MI’m sat in a hospital cafe with a rather delicious cappuein front of me. I’m waiting for my prescription which I’m informed will take 15 minutes. It’s usually longer.

I’m on my own, but that’s OK. The other four filled tables also have single occupants.

I’m feeling pretty miserable. Monday was my first day back in work after the Christmas holiday and the start of my new, temporary role. I was determined to ‘hit the ground running’. Show them what I’ve got.

I’m not the same person anymore. The loss of my Dad and the experience of his illness and death have changed me. I’ve tried very hard to hide this, to be the person I used to be – strong, capable – but I have failed. A conversation with work just before we broke for the Christmas holidays has proved that.

In telling me that, all they’ve done is acerbated the problem: for me, I’m failing at hiding it so I’m failing in general. I feel that people are doubting me, seeing my new weakness. I’ve heard that one colleague, in a show of support apparently, has called me a ‘broken woman’. That I am, but I’ve worked very hard for work not to see that.

But this new, temporary role was a chance to change that. A different focus, different expectations – a chance to prove my worth again. People have short memories – the past year I have been plagued by a burn out, the death of my beloved father and the subsequent grief and – I’m guessing – associated illnesses. I want people to remember what I can do, the years of success that I had before this.

Unfortunately, Monday morning I woke to a severe flair up of a pre-existing medical condition that rears its head when I’m run down. Not a problem, I thought. I will get it quick – make the emergency hospital appointment, get the usual medications and get back to proving my worth.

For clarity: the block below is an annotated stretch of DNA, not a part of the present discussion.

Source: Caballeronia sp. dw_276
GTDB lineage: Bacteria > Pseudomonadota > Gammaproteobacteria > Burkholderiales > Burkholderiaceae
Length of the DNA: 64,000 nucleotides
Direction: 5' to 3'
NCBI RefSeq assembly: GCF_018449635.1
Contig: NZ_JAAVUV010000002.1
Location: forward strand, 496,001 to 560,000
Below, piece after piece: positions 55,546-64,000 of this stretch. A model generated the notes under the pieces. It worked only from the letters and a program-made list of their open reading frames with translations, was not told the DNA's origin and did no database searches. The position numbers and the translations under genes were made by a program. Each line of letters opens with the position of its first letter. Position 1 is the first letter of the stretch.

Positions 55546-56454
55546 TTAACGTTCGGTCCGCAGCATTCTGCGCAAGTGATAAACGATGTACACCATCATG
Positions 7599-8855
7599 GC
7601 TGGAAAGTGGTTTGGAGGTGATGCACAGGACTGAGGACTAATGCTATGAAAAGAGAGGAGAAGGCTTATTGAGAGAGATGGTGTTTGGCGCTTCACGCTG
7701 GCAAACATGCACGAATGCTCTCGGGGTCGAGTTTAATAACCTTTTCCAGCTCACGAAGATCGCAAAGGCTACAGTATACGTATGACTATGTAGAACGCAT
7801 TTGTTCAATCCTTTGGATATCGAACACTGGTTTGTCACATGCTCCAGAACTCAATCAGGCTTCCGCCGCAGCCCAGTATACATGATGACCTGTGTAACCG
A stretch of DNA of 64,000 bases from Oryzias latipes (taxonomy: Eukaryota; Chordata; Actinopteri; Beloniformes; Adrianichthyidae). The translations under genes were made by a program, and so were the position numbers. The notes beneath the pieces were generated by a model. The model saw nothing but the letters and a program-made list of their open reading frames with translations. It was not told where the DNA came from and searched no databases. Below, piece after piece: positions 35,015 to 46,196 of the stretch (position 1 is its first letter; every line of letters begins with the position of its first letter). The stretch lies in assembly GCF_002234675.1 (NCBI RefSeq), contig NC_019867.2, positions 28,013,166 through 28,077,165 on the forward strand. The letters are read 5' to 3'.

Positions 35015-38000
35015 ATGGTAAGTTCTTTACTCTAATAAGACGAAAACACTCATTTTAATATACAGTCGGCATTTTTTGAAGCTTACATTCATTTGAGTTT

Apparently not. After a lengthy appointment at the hospital I was informed that this flair up was particularly bad. This meant my usual medications, plus steroids and a sick note for a week.

I was angry. I didn’t want this! I drove to work in a rage. I could ignore the note, just go in. But a conversation with my ex on the way (the man who never advocates unnecessary time off work) brought me to my senses. A senior consultant has told me that I need a week off. That means, I need a week off.

I drove to work to hand in my note and met with my boss. They were sympathetic, understanding. I don’t know what’s worse.

I was angry, upset, apologetic. I told him that I didn’t want the time off, that I wanted to prove myself. “Don’t give up on me.” Should I cringe at the memory of saying that? I don’t, because that is how I felt. How I still feel.

He told me to stop worrying, I couldn’t help it. He knew I was good at my job, knew what I had been through. Just get myself well.

Tuesday and Wednesday I was glad of the time off. Pain and exhaustion ripped through me and the illness took hold. My consultant had warned me it would get worse before it got better. Seems she was right about this too.